Posts tagged ‘elimination diet’

March 16, 2011

ADHD – diet vs. drugs

A study was released in the Februray 5 issue of the Lancet regarding the use of dietary modification to address the symptoms of attention-deficit hyperactivity disorder (ADHD) in school-aged children instead of pharmaceutical drugs.  The study employed an elimination-diet approach, where children were first allowed a very diverse diet and then slowly tapered down to an extremely low-allergenic or anti-inflammatory diet of rice, turkey, pears, lettuce and water.

The conclusion – in 64% of the children the symptoms of inattention, fidgeting, lack of concentration and temper-tantrums completely resolved.  In an NPR interview with the study’s lead author, Dr. Lidy Pelsser, she commented on the teachers and doctors of the children in the study saying: “In fact, they were flabbergasted… After the diet, they were just normal children with normal behavior.”

This study is a significant milestone in the efforts for treatment of ADHD.  Many children and parents struggle with the challenging reality of experiencing the symptoms of the disorder on a daily basis.  Although in some cases pharmaceutical medications are required to manage the disorder it is incredible to think over half of the children suffering from ADHD can be cured with simple diet changes!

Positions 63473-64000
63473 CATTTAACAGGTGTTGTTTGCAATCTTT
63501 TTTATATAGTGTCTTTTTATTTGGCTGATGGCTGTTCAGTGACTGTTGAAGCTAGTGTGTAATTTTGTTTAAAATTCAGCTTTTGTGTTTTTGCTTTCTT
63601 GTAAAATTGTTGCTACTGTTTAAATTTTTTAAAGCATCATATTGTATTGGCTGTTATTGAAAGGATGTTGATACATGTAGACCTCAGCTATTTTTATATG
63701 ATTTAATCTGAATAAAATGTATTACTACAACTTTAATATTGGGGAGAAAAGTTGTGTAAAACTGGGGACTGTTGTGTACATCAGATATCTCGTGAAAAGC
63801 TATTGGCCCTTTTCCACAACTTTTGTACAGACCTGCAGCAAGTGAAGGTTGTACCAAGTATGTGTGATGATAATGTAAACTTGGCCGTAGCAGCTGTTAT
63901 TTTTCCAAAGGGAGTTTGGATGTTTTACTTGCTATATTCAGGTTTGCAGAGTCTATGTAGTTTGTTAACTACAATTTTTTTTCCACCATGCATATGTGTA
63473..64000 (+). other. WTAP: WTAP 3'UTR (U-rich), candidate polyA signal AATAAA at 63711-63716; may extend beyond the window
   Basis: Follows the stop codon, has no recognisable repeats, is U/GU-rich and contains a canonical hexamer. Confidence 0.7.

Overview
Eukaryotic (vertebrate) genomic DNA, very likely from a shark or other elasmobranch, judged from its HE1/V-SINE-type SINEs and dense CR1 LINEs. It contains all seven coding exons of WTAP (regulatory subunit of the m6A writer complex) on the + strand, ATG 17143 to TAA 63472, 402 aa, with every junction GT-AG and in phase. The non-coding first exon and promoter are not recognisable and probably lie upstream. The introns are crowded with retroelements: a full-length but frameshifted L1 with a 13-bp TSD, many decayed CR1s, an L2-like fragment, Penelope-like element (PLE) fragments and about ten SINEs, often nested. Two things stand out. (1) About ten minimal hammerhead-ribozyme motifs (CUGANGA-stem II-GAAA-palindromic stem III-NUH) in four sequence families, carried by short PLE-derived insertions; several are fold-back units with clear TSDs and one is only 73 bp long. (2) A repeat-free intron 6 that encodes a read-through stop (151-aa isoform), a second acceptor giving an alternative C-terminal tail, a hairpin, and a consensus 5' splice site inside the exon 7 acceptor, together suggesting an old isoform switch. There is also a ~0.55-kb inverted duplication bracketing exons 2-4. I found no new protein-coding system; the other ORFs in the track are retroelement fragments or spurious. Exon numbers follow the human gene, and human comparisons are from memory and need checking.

The elimination diet is just the beginning.  What the conclusion of this study implies is that the symptoms of ADHD are the signs of hypersensitivity to certain foods.  Once those foods are eliminated, the child can return to a more “normal” diet and may eventually even be able to re-integrate the eliminated foods back into his or her diet after a period of elimination.

At the end of Dr. Pelsser’s interview she commented on the application of these findings: “We have got good news — that food is the main cause of ADHD,” she says. “We’ve got bad news — that we have to train physicians to monitor this procedure because it cannot be done by a physician who is not trained.”

But there is a good news addendum – there are, in fact, physicians already trained to monitor disease from a food-based perspective!  Naturopathic doctors receive a minimum of 132 hours of nutritional education compared with traditional medical doctors who have received 25 hours or less. (See my post what does your doctor know about nutrition for more on this.)

If you, or someone you know may suffer from the symptoms of ADHD, contact your local naturopath for support in the process of healing and to help assess whether dietary modifications may be just what the doctor ordered!


Dr. R